The sentencing hearing was a milestone in special counsel Robert Mueller's investigation into possible coordination between the Trump campaign and Russia in the 2016 election campaign. Manafort was among the first people charged in the investigation, and though the allegations did not relate to his work for candidate Donald Trump, his foreign entanglements and business relationship with an associate the U.S. says has ties to Russian intelligence have made him a pivotal figure in the probe.
Prosecutors are updating judges this week on the cooperation provided by other key defendants in the case . Mueller is expected to soon conclude his investigation in a confidential report to the Justice Department.
'Epic' storm brings blizzards, floods, tornado to mid-US
CHEYENNE, Wyo. (AP) — A window-rattling late winter storm brought blizzards, floods and a tornado across more than 25 states Wednesday, stretching from the northern Rocky Mountains to Texas and beyond.
"This is a very epic cyclone," said Greg Carbin, chief of forecast operations for the National Oceanic and Atmospheric Administration's Weather Prediction Center. "We're looking at something that will go down in the history books."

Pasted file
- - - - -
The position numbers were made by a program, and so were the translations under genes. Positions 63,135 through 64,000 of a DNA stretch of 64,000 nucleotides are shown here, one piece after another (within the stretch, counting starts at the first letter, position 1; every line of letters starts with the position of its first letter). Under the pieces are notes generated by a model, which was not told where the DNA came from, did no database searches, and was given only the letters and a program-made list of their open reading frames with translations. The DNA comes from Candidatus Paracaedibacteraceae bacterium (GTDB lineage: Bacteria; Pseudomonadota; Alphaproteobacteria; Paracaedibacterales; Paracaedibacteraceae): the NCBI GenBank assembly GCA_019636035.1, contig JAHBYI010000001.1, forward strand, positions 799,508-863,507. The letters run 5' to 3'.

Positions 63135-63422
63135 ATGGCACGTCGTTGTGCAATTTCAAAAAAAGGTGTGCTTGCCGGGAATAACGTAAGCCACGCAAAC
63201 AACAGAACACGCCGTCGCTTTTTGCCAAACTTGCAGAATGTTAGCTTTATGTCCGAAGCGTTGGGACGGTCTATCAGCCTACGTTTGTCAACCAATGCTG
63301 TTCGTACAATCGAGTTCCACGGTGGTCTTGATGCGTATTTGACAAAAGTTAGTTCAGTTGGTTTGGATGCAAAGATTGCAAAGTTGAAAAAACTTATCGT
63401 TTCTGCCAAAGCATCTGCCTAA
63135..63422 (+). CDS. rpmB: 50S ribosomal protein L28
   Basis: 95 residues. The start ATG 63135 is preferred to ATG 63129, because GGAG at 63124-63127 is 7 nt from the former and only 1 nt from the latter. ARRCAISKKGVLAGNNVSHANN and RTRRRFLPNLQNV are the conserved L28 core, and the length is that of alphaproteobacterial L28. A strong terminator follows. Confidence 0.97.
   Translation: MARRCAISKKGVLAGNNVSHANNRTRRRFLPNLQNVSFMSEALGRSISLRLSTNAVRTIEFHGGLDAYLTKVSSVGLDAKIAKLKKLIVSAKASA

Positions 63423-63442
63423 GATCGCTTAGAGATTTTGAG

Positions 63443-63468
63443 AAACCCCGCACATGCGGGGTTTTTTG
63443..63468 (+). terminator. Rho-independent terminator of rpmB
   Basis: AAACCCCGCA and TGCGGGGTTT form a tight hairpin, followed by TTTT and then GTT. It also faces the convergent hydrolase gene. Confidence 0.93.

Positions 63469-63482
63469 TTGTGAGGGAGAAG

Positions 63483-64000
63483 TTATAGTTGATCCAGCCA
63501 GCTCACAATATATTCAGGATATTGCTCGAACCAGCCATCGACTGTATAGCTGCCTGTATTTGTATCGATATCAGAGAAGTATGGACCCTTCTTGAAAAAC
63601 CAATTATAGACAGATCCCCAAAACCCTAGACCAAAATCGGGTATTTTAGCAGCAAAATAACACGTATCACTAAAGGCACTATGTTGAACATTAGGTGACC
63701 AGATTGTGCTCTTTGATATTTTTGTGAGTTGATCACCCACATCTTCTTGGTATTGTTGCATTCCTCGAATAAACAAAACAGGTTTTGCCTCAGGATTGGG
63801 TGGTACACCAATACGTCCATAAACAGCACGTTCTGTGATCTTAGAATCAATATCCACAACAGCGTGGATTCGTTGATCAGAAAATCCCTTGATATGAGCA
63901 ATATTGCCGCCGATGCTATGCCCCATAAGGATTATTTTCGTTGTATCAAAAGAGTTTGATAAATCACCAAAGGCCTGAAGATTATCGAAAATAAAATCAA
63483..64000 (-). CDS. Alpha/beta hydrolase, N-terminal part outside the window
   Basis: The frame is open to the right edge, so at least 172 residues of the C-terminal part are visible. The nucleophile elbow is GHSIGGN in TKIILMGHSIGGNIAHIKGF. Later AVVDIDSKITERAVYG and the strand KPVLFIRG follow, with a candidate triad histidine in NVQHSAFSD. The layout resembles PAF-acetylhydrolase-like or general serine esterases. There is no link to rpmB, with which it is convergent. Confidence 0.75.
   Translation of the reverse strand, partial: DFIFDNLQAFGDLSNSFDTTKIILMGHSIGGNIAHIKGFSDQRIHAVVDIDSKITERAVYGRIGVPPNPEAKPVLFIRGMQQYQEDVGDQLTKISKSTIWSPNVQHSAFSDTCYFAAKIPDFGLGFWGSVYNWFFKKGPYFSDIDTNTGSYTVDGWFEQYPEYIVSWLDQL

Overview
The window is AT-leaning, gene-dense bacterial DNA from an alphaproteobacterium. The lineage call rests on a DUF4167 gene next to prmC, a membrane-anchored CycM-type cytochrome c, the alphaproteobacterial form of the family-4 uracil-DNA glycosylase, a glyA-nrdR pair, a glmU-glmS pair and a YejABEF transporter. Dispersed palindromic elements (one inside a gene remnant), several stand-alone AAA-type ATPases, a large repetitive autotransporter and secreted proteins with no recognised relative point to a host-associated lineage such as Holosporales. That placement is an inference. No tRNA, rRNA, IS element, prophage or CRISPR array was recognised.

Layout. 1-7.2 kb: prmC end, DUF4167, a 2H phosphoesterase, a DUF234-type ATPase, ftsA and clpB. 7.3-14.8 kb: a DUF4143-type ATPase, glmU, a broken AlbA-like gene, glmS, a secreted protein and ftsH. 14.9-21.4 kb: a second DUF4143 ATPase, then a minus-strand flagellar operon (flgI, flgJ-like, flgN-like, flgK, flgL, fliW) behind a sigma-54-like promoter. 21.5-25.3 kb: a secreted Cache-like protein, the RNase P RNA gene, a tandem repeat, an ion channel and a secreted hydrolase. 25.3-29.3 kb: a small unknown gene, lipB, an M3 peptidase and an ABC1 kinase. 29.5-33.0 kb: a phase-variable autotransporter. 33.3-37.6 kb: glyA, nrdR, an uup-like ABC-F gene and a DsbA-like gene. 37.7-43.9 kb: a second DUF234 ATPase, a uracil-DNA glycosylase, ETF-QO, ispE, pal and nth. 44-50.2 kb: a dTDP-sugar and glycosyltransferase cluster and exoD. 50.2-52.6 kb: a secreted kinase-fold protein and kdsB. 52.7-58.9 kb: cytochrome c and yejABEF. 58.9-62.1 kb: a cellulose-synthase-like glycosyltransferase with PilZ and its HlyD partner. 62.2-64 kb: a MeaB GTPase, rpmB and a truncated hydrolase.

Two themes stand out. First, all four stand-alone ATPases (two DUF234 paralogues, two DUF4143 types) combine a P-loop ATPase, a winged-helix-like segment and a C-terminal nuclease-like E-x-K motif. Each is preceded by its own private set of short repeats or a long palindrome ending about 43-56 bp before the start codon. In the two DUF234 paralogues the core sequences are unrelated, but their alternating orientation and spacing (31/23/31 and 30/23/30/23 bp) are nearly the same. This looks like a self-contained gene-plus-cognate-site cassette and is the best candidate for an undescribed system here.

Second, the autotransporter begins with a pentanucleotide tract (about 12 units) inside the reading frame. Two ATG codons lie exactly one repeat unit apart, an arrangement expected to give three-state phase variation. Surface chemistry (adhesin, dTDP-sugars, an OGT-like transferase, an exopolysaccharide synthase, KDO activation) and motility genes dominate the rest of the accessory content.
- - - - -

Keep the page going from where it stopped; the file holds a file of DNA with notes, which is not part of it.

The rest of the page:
In Colorado, a state patrol officer was hit and killed by a car as he was helping another driver who slid off Interstate 76 near Denver.
Corporal Daniel Groves, 52, was outside his patrol car when he was struck. He died at a hospital.
Hundreds of drivers were stranded on Colorado highways, including 500 in the Colorado Springs area alone. Gov. Jared Polis activated the National Guard to help find and rescue snowbound drivers.
NY attorney says feds probing his pardon talks with Cohen
NEW YORK (AP) — Federal prosecutors have requested copies of communications Michael Cohen had with a New York attorney who broached the possibility of a pardon from President Donald Trump, the attorney said Wednesday.
The attorney, Robert J. Costello, released a statement disputing Cohen's claim that Trump "dangled" a presidential pardon in front of Cohen before he began cooperating with federal prosecutors and special counsel Robert Mueller.
"We have documents to back our position up, and are preparing to provide these to the U.S. Attorney's office, who has asked for them," Costello said in the statement. The statement referred to Cohen's account of the pardon discussions as "utter nonsense."
Federal prosecutors requested emails and documents from Costello last week amid an investigation into "possible violations of federal criminal law," The New York Times reported Wednesday, citing a copy of the request.
The U.S. Attorney's Office in Manhattan declined to comment.
School rampage in Brazil leaves 8 dead, many wounded
SUZANO, Brazil (AP) — Two masked men armed with a gun, knives, axes and crossbows descended on a school in southern Brazil on Wednesday, killing five students and two adults before one killed the other and then himself, authorities said.